Equipment Finance Industry Experiences Negative Impacts Due to Recent Bank Failures

According to the results of a new survey titled “Impact of Bank Liquidity on the Equipment Finance Industry,” released by the Equipment Leasing & Finance Foundation, the equipment finance industry is experiencing a negative impact on business conditions due to recent bank failures and their attendant liquidity issues.

The survey, which was developed to track the immediate and long-term impact of the recent bank liquidity crises on equipment finance companies on a variety of factors, revealed that despite 56% of lenders expecting originations to increase in 2023, substantially more banks and captives feel that the impact of recent bank failure events was negative rather than positive for them. Independents, however, believe they will have more opportunities if banks tighten or restrict their small business lending activities.

Key Findings

  • Overall impact: As a result of the recent liquidity crisis, 44% of banks expect a negative impact, 38% expect no impact and 19% expect a positive impact. While 37% of captives expect a negative impact and 63% expect no impact, independents are equally split between positive, negative and no impact from liquidity issues.
  • Deposits: A majority of bank respondents believe negative changes in deposit levels would reduce new transaction and funding activity. An equal number of respondents expect deposits at their banks to increase (36%) or remain the same (36%).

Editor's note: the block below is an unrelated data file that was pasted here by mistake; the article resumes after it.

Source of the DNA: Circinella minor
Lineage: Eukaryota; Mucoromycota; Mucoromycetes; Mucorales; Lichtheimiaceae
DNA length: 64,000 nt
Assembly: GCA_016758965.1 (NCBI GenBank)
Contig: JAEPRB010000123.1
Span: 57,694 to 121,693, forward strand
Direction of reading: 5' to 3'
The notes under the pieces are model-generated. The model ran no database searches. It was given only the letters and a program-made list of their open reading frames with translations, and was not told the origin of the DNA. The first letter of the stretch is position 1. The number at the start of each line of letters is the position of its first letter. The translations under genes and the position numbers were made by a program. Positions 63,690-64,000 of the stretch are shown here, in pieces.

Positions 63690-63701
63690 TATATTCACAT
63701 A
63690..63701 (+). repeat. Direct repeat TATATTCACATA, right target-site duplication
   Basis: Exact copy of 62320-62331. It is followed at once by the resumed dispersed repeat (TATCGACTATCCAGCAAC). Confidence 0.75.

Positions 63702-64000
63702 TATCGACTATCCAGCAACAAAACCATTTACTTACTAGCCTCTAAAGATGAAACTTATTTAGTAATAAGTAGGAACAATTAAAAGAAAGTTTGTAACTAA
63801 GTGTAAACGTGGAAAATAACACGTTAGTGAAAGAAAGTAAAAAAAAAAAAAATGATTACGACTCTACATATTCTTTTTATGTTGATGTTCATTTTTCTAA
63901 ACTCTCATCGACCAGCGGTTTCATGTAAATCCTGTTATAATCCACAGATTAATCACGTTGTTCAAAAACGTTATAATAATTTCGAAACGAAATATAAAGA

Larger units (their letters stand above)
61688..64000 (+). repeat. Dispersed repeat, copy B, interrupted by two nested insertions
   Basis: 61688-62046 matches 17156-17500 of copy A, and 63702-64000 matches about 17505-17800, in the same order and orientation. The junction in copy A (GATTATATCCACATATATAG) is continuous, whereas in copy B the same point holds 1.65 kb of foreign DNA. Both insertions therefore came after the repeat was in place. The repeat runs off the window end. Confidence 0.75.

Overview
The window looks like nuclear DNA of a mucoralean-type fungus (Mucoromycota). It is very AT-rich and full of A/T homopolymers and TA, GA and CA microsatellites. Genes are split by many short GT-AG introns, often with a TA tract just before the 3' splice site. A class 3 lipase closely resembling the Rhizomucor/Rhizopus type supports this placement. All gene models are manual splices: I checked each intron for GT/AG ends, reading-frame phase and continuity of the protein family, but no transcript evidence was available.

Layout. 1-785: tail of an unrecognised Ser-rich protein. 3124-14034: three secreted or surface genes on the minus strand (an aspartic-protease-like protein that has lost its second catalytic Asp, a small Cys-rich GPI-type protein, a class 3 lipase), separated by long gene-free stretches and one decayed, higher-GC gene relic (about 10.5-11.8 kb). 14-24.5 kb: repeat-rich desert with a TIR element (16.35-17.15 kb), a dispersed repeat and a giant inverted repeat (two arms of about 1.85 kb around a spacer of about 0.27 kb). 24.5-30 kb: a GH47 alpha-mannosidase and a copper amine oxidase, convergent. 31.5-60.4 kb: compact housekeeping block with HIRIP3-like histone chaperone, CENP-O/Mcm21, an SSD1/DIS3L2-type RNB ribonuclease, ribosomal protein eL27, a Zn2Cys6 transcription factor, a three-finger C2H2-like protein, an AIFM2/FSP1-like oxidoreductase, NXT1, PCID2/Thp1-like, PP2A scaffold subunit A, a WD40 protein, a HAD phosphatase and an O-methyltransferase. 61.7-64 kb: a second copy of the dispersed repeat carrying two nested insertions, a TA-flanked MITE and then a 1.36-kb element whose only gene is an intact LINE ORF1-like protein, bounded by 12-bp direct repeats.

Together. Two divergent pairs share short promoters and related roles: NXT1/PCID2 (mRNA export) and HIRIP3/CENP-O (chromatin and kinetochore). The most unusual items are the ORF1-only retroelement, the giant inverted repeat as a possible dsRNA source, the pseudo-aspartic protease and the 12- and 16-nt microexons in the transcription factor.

• Originations: A little more than half of banks, 70% of independents and 33% of captives expect originations volume to increase this year.
  • Cost of capital: All types of lenders expect their cost of capital to increase: 94% of banks, 79% of independents and 67% of captives.
  • Spreads: According to the survey, 63% of banks and 39% of independents believe their margin requirement or credit spread will increase, while only 25% of captives believe so.
  • Duration of liquidity stress: Thirty-three percent of all respondents said that liquidity stress is not currently an issue, 29% said it will be an issue for less than one year, 19% said it will be an issue for more than a year, 14% said it will be an issue for less than six months and 4% said it will be an issue for less than three months.
  • Syndication markets: More than half of banks said they would reduce their purchasing, but only 15% said they would reduce their selling, likely foretelling a market imbalance with more sellers than buyers, though the difference was less extreme when all lender types were counted.

“This survey makes clear that almost all independents expect to benefit by recent events, while most banks, particularly smaller banks and captives, expect a negative impact, at least for the short-to-medium term,” Tom Ware, committee chair of research of the ELFF, said. “It also demonstrates the foundation’s continued dedication to its mission to provide relevant, future-focused research data for the betterment of the equipment finance industry.”

Survey responses were collected from 78 equipment finance company executives during April. Of the responses, 33 were from banks, 33 were from independents and 12 were from captives.

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